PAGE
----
Passing briefly through the mutable lineup of spectacular shows at Sulfur Studios this fall, "Rule of Four" brings together for the first time a group of photographers with vastly different perspectives, but equally remarkable talent.

Professional photographer Geoff L Johnson, whose work has appeared multiple times in Do Savannah and the Savannah Morning News, had a group exhibition at Sulfur two years ago that went well. Hoping to repeat that, he and Laura Pleasants began discussing a joint venture. They added Insley Smullen and Tim Foster to the lineup and began shaping it together.

Pleasants is more widely known as the guitarist and vocalist for one of Savannah’s more popular heavy metal exports, Kylesa. Smullen, a poet, and Foster, a rope access technician, are similar in that their primary work is not in photography.

“I approached Emily [Earl] and Jennifer [Moss] at Sulfur with the idea,” Johnson said. “I knew Laura was a photographer, but not everyone else knew her as a photographer. Insley was the same sort of way. Laura said she had all this stuff, and I had seen it, and it was good. I had a couple of shows recently and a group show two years ago. It was fun and well received. Tim is also active in Savannah scene, but not known as a photographer. He climbs buildings like Spiderman and takes his camera along.”

The four sat down and began looking at their work in the context of presenting it together. For the display, they worked with Earl, who runs her own print business out of Sulfur, Prismatic Prints, along with being a co-founder and owner of the space.

“We tried to not have any rules,” Johnson said. “We had some ideas. Emily Earl from Prismatic has helped all of us in image prep and printing and mounting. We all know her and she’s a friend. Through the editing process, we came together and looked at our work and saw it all coming together. It’s not a themed show.”

“It’s a super loose thing,” Pleasants added. “Essentially, we all just wanted to show some work. For me personally, I have so much content that it was really hard to whittle it down to something."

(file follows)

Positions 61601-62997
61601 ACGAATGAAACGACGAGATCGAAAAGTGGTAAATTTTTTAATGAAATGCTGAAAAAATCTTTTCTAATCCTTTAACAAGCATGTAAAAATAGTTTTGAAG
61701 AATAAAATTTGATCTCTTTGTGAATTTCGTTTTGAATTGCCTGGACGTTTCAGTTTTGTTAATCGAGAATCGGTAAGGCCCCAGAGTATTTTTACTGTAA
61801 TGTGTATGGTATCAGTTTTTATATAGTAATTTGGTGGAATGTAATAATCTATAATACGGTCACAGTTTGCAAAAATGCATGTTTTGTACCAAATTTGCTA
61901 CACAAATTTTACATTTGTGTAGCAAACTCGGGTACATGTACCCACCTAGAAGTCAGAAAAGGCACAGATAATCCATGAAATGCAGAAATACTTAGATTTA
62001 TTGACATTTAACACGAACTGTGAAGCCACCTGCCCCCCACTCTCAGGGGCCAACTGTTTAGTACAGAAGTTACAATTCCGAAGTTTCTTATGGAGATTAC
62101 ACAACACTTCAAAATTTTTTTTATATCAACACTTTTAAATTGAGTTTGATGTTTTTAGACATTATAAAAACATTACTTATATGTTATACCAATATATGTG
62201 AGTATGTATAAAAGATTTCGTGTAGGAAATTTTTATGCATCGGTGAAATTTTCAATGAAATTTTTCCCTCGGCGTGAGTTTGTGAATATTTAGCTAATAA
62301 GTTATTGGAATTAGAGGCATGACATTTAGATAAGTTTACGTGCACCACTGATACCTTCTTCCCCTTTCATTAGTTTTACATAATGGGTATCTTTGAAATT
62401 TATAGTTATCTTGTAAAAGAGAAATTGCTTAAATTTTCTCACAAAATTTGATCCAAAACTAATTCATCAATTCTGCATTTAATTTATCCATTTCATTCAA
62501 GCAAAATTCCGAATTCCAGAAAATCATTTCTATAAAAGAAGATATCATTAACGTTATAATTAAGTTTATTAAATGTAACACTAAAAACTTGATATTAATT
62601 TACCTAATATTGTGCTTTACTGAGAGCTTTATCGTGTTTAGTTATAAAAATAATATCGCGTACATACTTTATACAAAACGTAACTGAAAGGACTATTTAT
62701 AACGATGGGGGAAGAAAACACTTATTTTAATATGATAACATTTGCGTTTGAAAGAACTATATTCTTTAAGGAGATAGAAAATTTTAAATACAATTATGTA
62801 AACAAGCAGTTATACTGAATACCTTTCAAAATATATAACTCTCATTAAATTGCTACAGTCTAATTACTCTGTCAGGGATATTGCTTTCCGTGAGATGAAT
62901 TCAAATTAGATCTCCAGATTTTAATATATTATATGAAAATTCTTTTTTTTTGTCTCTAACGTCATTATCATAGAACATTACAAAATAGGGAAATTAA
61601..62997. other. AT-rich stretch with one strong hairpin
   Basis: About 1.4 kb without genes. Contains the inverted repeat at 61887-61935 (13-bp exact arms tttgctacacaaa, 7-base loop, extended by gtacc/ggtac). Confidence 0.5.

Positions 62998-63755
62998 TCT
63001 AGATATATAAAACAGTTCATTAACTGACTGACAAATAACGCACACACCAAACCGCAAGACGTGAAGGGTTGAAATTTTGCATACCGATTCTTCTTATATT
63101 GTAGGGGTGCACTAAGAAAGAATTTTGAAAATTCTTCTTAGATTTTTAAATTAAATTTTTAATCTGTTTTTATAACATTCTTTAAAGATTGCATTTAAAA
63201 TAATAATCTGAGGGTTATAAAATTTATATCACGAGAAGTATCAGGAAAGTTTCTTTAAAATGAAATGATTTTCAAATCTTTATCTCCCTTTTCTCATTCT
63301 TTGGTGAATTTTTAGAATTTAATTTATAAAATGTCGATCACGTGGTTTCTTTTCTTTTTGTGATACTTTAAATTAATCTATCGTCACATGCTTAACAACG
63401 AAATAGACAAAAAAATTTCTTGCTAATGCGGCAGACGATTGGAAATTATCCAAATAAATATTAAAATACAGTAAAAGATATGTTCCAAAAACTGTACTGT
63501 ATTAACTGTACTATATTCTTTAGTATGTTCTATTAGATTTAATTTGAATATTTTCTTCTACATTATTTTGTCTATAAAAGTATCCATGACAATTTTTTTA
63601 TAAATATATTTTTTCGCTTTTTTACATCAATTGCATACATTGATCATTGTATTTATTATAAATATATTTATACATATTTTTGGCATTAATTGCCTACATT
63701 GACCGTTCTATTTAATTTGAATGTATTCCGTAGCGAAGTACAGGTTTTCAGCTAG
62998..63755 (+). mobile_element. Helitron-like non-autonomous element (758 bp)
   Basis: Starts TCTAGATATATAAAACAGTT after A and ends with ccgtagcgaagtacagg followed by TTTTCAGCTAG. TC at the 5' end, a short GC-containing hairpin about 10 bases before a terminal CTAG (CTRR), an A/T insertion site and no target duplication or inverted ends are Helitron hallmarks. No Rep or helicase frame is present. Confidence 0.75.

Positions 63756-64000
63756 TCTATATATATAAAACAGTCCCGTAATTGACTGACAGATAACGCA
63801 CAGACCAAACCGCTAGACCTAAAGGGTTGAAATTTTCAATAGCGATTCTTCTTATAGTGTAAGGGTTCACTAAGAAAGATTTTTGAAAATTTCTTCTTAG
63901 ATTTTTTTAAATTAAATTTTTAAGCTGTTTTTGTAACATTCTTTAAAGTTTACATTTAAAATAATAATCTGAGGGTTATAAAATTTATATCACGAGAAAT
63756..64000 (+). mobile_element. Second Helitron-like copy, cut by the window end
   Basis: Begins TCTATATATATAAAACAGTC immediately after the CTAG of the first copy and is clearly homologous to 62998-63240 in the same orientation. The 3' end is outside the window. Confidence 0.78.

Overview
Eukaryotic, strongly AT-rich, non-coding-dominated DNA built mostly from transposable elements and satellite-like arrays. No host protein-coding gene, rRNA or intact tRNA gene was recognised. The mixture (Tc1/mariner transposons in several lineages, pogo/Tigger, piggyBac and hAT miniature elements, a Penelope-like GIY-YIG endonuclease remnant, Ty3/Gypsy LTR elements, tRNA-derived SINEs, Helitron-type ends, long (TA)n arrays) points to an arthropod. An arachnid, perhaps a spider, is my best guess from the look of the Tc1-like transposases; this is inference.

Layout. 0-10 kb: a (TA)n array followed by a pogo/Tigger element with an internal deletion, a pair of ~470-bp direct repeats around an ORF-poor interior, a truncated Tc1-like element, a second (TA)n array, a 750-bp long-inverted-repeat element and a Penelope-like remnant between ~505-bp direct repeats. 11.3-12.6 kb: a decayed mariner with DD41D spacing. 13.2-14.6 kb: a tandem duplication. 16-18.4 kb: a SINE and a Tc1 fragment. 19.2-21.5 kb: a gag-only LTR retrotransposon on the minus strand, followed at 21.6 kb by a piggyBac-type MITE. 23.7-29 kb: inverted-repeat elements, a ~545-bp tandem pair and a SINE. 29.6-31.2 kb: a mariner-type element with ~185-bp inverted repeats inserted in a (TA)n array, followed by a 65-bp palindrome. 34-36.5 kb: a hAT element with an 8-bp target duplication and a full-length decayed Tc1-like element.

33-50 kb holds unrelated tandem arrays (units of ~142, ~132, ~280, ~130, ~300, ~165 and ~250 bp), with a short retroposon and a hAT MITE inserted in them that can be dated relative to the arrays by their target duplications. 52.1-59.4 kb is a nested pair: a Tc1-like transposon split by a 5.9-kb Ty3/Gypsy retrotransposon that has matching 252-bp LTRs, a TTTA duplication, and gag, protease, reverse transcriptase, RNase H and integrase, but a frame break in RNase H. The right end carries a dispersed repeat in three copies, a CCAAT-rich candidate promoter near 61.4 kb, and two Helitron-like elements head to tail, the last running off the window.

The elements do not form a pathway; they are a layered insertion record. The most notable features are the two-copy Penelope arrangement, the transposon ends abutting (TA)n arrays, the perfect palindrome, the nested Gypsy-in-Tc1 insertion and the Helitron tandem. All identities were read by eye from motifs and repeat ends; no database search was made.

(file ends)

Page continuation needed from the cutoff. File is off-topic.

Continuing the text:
Smullen added that “The ‘binding denominator’ used when choosing photographs for this project was the concept that even without a given motif, a theme or multiple themes will emerge on behalf of the viewer purely by the photos being in proximity to each other. All of our works are at once different and yet similar, and ‘Rule of Four,’ which is based on the four color theorem in mathematics, was born out of respect for that.”

For each photographer, and the work they’ll share in this exhibit, inspiration stems from different and unique places.

“I'm inspired by all aspects of nature — flowers, leaves, birds, bugs, feathers, stones,” Smullen said. “I'm also a big fan of photography, which uses a shallow depth of field. I spent a lot of time crawling around on the ground looking at plants and animals closely as both an extremely nearsighted and curious child, and I think that's partially why now in my photography, I'm so keen on showing details that might otherwise get overlooked.”

“My individual aesthetics have been most affected by Savannah and its growth as a city over the last 10 years,” Foster said. “I love nature and I have a great appreciation for the older architecture of Savannah. I am interested in how the city attempts to integrate more modern building practices alongside buildings that are aging and in various stages of renovation.”

“It’s very much about the act,” Pleasants said. “I have such a large archive. It’s very important for me to document things visually. It jogs my memory as to where I was at a certain point and time. Part of it is it’s just a visual narrative of what I’ve been doing. I always feel I need to have my camera on me; whatever that camera is, I need some ability to shoot. I’ve done less composed shoots in recent years, than when I was school, when I was doing more studio work. I’ve just been shooting what I observe.

"It’s interesting being a musician as well because I think music and photography are very similar. With music, you’re shaping sound and with photography, you’re shaping light.”

“I’ve been doing this for 35 years,” Johnson added. “The act of shooting is its own inspiration. It’s not about what I am shooting or what camera or equipment I am using. It should become instinctual. The technical aspect should disappear, and the creativity should be up front. That would be ideal.”



What: "Rule of Four"

When: Oct. 4-6; reception 6 p.m. Oct. 5

Where: Sulfur Studios, 2301 Bull St.

Cost: Free; artwork for sale